Old Habits Die Hard.

I’ve read that you can form a new habit by consistently focusing on it for 21 consecutive days. I want to immediately say it’s not true because if it was, surely I should have aced my recovery months ago? Maybe it is, or maybe it can only be applied to small changes not the big life altering ones. In a way, I wish it was possible to overcome my challenges in 21 days and yet, at the same time, I don’t.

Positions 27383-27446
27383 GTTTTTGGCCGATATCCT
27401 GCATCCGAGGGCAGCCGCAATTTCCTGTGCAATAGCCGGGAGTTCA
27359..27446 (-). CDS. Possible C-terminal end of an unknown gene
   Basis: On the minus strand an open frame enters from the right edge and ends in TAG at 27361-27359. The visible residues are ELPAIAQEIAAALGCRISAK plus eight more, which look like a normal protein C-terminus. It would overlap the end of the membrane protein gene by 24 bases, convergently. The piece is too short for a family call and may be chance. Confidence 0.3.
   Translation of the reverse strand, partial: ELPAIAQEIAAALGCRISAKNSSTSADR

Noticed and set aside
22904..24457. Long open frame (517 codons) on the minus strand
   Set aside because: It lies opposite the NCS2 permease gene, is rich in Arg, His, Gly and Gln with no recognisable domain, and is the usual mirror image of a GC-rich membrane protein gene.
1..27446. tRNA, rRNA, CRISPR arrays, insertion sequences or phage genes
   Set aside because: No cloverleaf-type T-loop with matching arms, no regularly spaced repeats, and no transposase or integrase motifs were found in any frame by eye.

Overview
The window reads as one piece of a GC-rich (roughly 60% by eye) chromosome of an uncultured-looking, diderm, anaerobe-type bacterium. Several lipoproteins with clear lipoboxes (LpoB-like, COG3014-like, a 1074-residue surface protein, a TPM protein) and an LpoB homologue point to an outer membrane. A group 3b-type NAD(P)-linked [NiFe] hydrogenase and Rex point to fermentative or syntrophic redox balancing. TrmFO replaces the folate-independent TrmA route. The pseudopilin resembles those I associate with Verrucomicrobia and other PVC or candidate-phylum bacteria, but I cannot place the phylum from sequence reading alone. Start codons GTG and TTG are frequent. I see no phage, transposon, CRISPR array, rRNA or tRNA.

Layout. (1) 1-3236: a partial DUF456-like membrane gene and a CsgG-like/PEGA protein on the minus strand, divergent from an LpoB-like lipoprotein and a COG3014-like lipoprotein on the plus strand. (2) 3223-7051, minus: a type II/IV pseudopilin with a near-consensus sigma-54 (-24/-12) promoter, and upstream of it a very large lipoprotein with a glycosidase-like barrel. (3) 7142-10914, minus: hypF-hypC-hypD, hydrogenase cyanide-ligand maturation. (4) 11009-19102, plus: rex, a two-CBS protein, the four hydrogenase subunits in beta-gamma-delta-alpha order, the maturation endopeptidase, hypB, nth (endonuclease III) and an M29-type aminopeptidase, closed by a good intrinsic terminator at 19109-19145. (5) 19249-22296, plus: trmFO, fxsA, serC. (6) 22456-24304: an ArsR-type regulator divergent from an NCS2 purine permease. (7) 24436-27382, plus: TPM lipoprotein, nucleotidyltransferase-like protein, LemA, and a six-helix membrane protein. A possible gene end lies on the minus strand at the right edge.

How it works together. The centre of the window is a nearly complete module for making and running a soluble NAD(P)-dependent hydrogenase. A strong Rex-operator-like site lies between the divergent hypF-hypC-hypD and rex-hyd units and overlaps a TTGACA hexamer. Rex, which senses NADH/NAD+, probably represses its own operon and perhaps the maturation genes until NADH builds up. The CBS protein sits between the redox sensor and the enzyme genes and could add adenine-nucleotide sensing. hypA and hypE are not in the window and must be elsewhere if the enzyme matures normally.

Recovery is about so much more than forming new habits. It’s about creating a lifestyle that promotes long term happiness instead of forming habits which are much more likely to be of passing interest. It’s about growing day by day, month by month and year by year. I’m like a child, I learned to crawl before I could stand and I’m learning to walk before I can run. Kids learn those things in the first 12-24 months of their life and I’m on a similar developmental timeline as them just on a completely different scale. If I shortened my recovery to 21 days I would miss out on a whole world of pain, emptiness and terror and get rid of my yo-yo of emotions. Which sounds great, actually it sounds wonderful, but how much knowledge would I lose by doing that too? Everyday I’m learning more about myself, the world, how to manage difficulties, how to interact with people, how to fight when I’m exhausted, how to pursue my goals, how to love myself. I learn from reading, from talking and from actively doing. Imagine how much I’d lose out on if I didn’t have the time to learn it. How much could I cram into 21 days that would have a lasting effect on my entire life? Knowledge is power and some of the most important lessons come from experiences that are hardest to deal with.